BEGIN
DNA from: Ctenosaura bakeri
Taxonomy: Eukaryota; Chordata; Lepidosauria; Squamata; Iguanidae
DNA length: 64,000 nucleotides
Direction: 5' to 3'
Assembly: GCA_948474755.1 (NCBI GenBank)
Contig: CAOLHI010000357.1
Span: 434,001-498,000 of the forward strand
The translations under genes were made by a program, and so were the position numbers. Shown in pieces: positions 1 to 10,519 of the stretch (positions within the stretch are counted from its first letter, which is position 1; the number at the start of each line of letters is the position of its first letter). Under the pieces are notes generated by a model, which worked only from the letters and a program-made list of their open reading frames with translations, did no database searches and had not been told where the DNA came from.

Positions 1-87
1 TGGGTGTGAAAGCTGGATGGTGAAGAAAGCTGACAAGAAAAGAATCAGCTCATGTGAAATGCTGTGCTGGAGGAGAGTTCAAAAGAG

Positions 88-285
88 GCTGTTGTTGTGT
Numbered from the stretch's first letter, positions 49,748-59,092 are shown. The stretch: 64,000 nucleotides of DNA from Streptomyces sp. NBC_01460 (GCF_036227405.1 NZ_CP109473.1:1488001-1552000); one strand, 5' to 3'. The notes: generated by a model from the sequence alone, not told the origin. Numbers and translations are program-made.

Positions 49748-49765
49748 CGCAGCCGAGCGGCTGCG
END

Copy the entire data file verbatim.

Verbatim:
DNA from: Ctenosaura bakeri
Taxonomy: Eukaryota; Chordata; Lepidosauria; Squamata; Iguanidae
DNA length: 64,000 nucleotides
Direction: 5' to 3'
Assembly: GCA_948474755.1 (NCBI GenBank)
Contig: CAOLHI010000357.1
Span: 434,001-498,000 of the forward strand
The translations under genes were made by a program, and so were the position numbers. Shown in pieces: positions 1 to 10,519 of the stretch (positions within the stretch are counted from its first letter, which is position 1; the number at the start of each line of letters is the position of its first letter). Under the pieces are notes generated by a model, which worked only from the letters and a program-made list of their open reading frames with translations, did no database searches and had not been told where the DNA came from.

Positions 1-87
1 TGGGTGTGAAAGCTGGATGGTGAAGAAAGCTGACAAGAAAAGAATCAGCTCATGTGAAATGCTGTGCTGGAGGAGAGTTCAAAAGAG

Positions 88-285
88 GCTGTTGTTGTGT
Numbered from the stretch's first letter, positions 49,748-59,092 are shown. The stretch: 64,000 nucleotides of DNA from Streptomyces sp. NBC_01460 (GCF_036227405.1 NZ_CP109473.1:1488001-1552000); one strand, 5' to 3'. The notes: generated by a model from the sequence alone, not told the origin. Numbers and translations are program-made.

Positions 49748-49765
49748 CGCAGCCGAGCGGCTGCG